Are you "sandwiched" financially and emotionally between an aging parent and an adult child? According to a recent study, nearly half of Americans in their 40s and 50s have a parent aged 65 or older and are either raising a young child or financially supporting a grown child (age 18 or older.1 Among this group, 15 percent are providing financial support to both an aging parent and a child.
While the "Sandwich Generation" is a demographic trend that has been documented for some time, the financial implications associated with caring for multiple generations of family members has been escalating in recent years, with the bulk of the financial pressure coming from adult children as opposed to aging parents. More than a quarter of respondents, 27 percent, provided primary financial support to their adult children, up from 20 percent in 2005. By contrast, just 21 percent of middle-aged adults report having provided financial support to an aging parent in the past year, a number that has not changed since 2005.
One explanation for the growing need for financial support among the nation's young adults is the toll that the Great Recession has taken on this demographic group. According to U.S. government data, the percentage of young adults employed in 2010 was the lowest it had been since 1948.
Despite the added financial resources being directed toward the young, the study found that, in general, the public places more value on supporting aging parents than on supporting grown children. Among all survey respondents, 75 percent said adults had a responsibility to provide financial assistance to an aging parent in need, while only 52 percent believed parents had the same responsibility to help out an adult child.
What can you do?
If you are supporting both a parent and a grown child there are a number of resources and support services you can turn to for help. For your parents, consider the following.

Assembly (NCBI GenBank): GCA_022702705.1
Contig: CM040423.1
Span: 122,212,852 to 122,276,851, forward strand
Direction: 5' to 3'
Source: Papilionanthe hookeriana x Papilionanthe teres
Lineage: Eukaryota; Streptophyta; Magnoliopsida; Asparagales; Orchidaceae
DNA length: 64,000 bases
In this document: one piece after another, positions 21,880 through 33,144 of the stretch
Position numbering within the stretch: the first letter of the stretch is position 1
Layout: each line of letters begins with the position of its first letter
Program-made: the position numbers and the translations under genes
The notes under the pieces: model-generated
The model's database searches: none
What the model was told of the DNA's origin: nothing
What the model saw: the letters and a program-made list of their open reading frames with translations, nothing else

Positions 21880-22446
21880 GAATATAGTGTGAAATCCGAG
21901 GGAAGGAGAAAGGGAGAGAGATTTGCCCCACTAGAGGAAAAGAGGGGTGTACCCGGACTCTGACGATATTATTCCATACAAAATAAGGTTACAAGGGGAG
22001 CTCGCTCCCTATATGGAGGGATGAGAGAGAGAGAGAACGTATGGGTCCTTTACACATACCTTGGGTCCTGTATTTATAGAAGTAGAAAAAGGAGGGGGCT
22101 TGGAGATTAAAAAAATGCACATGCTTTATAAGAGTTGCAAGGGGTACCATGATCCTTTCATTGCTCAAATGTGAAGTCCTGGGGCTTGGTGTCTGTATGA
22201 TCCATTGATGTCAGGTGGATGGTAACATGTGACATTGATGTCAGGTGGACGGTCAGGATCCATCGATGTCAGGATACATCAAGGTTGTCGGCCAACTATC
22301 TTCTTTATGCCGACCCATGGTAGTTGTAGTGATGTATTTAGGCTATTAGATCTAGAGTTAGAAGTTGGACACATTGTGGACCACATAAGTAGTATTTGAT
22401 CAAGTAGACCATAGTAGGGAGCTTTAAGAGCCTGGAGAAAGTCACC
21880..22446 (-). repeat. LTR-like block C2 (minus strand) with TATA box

Enroll them in adult day care or hire a home health aide. Whether they live with you or on their own, you may need to consider helping them to manage medication, to conduct daily tasks such as bathing or meal preparation, and to make arrangements for assistance with household chores. A visiting nurse and home care agency may provide assistance in these areas. The average adult day-care program costs $70 per day, and a home health aide costs an average of $21 per hour.
Consider engaging a health care advocate. Professional health advocates or private health advisories can ease the burden associated with health care planning. In addition to facilitating and expediting care during major illnesses, private health advisories can also help you develop a comprehensive and customized health strategy based on your individual needs and personal health issues.
Investigate potential tax breaks. You may be able to contribute up to $5,000 per year to your employer's dependent care flexible spending account, if available, provided your parents live with you more than half the year and you pay for them to attend an adult day-care program. If you don't have a flex account, you may be able to claim the dependent-care credit on your tax return, The maximum amount of expenses to which the credit may be applied is $3,000 for one dependent or $6,000 for two. The applicable percentage of the maximum amount of expenses that you receive as the credit varies with your income, from a high of 35 percent of the maximum amount if you have an income of $15,000 or less, to a minimum of 20 percent of the maximum amount if your income exceeds $43,000.
Search online for local support services. In addition to day care and health aids, many states and communities offer other services that can help both you and your parents cope. Look online under "elder," "geriatric" or "senior" care services for support programs near you.
This column was provided by Samuel Zimmerman, a financial adviser with Morgan Stanley Smith Barney LLC in Gloversville. The Leader-Herald invites area financial advisers to submit columns. For information on how to submit one, call Tim Fonda, managing editor, at 725-8616, Ext. 277.